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Perhaps the most talked about brutal death metal album of the year, Vile’s ‘New Age of Chaos’ has been making waves not only for its musical content, but its statements. Odd, considering that most of their genre-mates usually have more to say about disemboweled fetuses and goat rectums than they do about politics. But, here we have an obvious political statement, complete with audio samples from press conferences regarding Saddam Hussein. Really, though, all that is irrelevant if the music can’t stand up. Whether you like politics in your music or not is also irrelevant, since most of the lyrics are indecipherable. Moving on.
I’ve liked Vile since I heard Depopulate. They expand well upon the New York style of metal pioneered by Immolation and others of their ilk—blending extreme technicality with understated technicality and a pinch of gore. Winning combination. That being said, Vile does not do anything new, but I honestly don’t think that they planned to. If you like brutal death, you’ll like this. If you don’t, this won’t change your mind.
So, for those of you who enjoy your steaks rare and bloody, I’ll continue. Vile live up to their name here, giving their audience a meaty slab of chops and razor grooves. Guitarist Colin Davis has a distinctive style that, while not revolutionizing metal, does set Vile apart a bit from some of their peers. He has a patient hand, giving his riffs and tasteful solos a bit of breathing room. His sound is nicely countered by the precise work of Tyson Jupin, who mans the drums. He has great command of his cymbal work, tapping the high-hat to counter double bass work, which is, pleasantly, not locked at full throttle. Juan Urteaga’s vocals are your standard style of death metal growling, but with enough variation to keep things interesting, whether it be an even lower second track for emphasis in a chorus or a higher pitched shriek just for kicks.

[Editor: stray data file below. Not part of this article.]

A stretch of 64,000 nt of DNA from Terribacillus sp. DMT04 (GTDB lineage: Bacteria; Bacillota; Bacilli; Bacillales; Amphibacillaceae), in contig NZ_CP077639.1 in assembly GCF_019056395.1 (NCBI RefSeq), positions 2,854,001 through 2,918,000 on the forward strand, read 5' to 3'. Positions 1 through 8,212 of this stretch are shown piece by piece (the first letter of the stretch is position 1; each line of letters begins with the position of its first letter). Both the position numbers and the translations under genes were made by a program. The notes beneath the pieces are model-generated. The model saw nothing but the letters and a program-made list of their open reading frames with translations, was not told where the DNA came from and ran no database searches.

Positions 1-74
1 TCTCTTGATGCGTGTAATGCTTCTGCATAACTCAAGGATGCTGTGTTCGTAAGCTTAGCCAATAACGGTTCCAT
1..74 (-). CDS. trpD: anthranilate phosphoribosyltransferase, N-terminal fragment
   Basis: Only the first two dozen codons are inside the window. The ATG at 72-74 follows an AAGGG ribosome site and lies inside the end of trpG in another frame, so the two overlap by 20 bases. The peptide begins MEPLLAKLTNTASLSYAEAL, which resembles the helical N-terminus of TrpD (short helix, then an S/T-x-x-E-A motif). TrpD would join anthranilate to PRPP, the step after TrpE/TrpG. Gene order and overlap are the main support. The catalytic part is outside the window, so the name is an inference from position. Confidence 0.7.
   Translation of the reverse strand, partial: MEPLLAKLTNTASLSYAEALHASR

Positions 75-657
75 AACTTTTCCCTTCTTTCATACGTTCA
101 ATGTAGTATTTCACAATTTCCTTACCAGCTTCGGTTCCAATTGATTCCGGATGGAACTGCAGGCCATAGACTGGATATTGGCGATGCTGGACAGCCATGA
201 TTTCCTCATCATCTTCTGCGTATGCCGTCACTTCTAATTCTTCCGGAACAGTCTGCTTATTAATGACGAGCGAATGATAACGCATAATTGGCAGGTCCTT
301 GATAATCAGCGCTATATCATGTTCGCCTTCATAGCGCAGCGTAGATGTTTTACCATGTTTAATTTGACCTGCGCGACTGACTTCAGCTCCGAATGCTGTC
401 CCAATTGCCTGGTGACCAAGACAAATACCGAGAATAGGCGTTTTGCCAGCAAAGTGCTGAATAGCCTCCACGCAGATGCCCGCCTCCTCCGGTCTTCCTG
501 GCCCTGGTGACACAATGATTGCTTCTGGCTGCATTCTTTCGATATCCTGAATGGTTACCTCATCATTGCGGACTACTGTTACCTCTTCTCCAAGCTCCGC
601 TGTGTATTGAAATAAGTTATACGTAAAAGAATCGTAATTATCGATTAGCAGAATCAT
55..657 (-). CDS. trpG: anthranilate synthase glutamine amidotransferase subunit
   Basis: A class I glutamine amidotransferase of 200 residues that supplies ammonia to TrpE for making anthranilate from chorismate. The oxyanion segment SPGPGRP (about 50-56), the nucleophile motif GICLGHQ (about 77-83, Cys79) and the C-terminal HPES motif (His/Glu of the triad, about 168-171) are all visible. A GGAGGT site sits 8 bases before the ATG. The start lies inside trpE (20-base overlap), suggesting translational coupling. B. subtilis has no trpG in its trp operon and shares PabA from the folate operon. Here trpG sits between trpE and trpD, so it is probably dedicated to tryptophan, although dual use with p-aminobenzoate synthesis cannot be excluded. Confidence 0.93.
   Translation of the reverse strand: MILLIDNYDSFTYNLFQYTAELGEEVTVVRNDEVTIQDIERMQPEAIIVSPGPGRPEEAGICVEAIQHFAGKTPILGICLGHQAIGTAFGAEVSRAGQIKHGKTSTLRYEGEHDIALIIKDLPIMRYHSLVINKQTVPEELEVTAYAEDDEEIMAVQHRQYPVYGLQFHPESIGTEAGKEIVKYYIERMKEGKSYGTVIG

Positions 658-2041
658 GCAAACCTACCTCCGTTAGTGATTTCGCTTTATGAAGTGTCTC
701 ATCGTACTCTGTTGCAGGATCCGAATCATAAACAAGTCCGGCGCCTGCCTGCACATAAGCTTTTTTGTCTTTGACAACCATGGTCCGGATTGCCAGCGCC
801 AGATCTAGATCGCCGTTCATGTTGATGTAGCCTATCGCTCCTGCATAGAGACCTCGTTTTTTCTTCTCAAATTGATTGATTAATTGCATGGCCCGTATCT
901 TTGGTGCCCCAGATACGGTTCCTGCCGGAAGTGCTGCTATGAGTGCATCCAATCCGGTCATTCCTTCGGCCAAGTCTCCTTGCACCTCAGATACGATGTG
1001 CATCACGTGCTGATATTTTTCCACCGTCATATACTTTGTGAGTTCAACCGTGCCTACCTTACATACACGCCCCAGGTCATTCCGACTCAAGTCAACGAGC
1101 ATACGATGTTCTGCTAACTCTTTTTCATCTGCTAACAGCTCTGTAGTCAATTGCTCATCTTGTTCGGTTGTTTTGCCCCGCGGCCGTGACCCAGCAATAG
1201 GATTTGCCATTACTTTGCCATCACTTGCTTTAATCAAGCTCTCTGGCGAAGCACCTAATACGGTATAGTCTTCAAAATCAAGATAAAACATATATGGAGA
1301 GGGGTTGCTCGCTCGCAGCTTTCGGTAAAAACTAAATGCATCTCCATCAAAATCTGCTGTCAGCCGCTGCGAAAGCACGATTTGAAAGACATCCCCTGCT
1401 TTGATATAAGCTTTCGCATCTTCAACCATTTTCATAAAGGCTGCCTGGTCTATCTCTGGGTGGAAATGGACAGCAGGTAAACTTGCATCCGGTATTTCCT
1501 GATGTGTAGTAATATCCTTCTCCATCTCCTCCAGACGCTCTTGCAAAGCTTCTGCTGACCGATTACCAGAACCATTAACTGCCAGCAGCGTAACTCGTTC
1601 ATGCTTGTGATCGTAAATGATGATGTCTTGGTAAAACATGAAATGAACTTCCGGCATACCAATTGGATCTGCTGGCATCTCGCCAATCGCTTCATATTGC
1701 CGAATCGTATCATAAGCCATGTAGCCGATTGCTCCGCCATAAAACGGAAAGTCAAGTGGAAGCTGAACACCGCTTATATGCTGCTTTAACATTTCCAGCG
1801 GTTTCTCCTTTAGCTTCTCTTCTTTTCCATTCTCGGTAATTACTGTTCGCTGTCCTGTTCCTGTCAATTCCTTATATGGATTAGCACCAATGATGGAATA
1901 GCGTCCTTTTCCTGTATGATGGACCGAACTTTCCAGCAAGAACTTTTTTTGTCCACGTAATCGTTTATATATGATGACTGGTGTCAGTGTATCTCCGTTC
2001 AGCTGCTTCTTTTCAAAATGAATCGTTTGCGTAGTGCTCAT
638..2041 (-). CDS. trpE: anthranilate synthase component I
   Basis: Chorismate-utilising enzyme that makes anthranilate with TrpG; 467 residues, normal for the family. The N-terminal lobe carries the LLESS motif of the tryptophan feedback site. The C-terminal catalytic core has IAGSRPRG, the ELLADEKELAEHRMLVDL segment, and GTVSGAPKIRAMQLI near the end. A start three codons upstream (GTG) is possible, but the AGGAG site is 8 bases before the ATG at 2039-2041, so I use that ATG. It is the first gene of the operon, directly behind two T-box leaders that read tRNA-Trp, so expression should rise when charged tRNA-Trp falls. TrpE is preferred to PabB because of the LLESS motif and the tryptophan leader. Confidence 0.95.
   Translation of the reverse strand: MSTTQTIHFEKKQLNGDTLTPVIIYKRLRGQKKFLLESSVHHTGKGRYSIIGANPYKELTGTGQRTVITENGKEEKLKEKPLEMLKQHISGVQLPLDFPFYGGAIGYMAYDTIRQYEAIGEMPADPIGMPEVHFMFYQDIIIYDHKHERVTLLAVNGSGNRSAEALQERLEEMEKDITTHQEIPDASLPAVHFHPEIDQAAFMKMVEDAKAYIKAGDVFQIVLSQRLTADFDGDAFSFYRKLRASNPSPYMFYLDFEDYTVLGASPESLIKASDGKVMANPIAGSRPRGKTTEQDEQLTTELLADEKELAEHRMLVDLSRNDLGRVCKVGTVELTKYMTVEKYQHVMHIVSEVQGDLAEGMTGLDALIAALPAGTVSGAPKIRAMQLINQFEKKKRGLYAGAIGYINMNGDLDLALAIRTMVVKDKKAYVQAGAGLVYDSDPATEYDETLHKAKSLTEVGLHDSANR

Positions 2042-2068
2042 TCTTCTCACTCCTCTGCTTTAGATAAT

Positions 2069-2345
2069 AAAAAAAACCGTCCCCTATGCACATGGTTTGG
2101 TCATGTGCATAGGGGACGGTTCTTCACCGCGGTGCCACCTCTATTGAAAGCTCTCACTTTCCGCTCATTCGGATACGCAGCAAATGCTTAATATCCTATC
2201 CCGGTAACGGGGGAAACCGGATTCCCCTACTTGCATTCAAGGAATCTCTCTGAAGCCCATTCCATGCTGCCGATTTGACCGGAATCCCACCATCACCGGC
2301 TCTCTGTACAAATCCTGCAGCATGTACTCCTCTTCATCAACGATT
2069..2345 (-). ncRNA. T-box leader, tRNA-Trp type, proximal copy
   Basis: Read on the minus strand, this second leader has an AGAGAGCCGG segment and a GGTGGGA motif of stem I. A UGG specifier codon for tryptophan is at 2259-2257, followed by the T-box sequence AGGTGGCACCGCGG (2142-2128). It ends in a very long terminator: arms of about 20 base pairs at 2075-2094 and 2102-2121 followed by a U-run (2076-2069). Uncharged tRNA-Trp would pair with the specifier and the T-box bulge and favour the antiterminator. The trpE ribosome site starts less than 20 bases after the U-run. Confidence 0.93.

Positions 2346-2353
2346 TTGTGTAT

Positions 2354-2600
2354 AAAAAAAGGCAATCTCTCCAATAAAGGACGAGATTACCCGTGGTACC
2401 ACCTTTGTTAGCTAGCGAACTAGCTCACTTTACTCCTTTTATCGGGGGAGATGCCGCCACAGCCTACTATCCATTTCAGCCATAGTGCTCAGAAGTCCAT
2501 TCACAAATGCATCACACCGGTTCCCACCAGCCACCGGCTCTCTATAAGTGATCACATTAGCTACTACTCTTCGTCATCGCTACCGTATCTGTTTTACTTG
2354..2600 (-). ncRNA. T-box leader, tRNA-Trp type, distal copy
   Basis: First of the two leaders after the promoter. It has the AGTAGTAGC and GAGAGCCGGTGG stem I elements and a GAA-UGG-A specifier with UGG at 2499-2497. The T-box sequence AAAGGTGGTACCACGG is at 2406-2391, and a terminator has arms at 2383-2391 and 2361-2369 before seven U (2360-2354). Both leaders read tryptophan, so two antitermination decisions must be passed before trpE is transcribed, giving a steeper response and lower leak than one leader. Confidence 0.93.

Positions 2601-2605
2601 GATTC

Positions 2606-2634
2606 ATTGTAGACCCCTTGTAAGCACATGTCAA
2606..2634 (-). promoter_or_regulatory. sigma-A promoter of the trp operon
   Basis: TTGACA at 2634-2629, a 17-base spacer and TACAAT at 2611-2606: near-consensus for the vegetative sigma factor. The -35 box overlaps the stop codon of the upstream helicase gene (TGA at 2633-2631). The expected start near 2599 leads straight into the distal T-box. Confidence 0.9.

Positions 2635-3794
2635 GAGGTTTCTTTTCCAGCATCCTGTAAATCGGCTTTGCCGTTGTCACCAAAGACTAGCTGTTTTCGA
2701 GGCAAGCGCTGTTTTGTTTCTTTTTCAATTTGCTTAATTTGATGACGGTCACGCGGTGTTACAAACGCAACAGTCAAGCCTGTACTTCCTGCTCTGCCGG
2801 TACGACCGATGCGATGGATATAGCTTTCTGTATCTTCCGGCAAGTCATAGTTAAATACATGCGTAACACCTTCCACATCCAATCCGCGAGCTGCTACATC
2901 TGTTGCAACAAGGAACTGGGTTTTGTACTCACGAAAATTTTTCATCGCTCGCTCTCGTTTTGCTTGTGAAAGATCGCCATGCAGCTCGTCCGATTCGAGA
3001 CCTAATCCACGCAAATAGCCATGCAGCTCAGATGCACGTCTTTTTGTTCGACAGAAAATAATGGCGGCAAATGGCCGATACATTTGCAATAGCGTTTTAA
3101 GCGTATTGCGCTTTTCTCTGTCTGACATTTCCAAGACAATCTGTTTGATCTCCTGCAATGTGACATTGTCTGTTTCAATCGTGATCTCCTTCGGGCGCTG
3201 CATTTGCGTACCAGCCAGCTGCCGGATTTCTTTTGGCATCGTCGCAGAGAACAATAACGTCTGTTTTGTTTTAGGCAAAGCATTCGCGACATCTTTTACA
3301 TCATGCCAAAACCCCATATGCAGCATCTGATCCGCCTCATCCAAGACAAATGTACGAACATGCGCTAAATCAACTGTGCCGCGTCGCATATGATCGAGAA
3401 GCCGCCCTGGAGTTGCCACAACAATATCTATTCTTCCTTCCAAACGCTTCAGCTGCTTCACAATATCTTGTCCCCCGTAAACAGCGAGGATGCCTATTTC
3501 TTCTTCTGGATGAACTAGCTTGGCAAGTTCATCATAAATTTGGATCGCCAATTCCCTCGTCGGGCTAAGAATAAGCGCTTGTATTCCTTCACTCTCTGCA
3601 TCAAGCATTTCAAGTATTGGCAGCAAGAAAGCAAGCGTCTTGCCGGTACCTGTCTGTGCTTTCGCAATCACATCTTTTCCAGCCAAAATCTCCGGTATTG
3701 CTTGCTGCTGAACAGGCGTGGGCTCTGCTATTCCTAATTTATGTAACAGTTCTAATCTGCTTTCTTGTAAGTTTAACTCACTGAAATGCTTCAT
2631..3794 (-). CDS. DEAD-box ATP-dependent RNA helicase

Simply put, Vile cover the board with ‘New Age of Chaos’. I hardly even thought of the production quality until I reached this point of the review, which is a plus. I have recently learned that Urteaga is no longer a part of the band, but as Origin showed us earlier this year, brutal death metal keeps its own, and can spawn new proficient and willing members when neeeded.
Hell, the record even has a melodic sitar solo track as an outro, which appears to be an ongoing theme tweaked a bit for this Middle East conscious effort.
Good enough for me.
(Originally written for Maximummetal.com)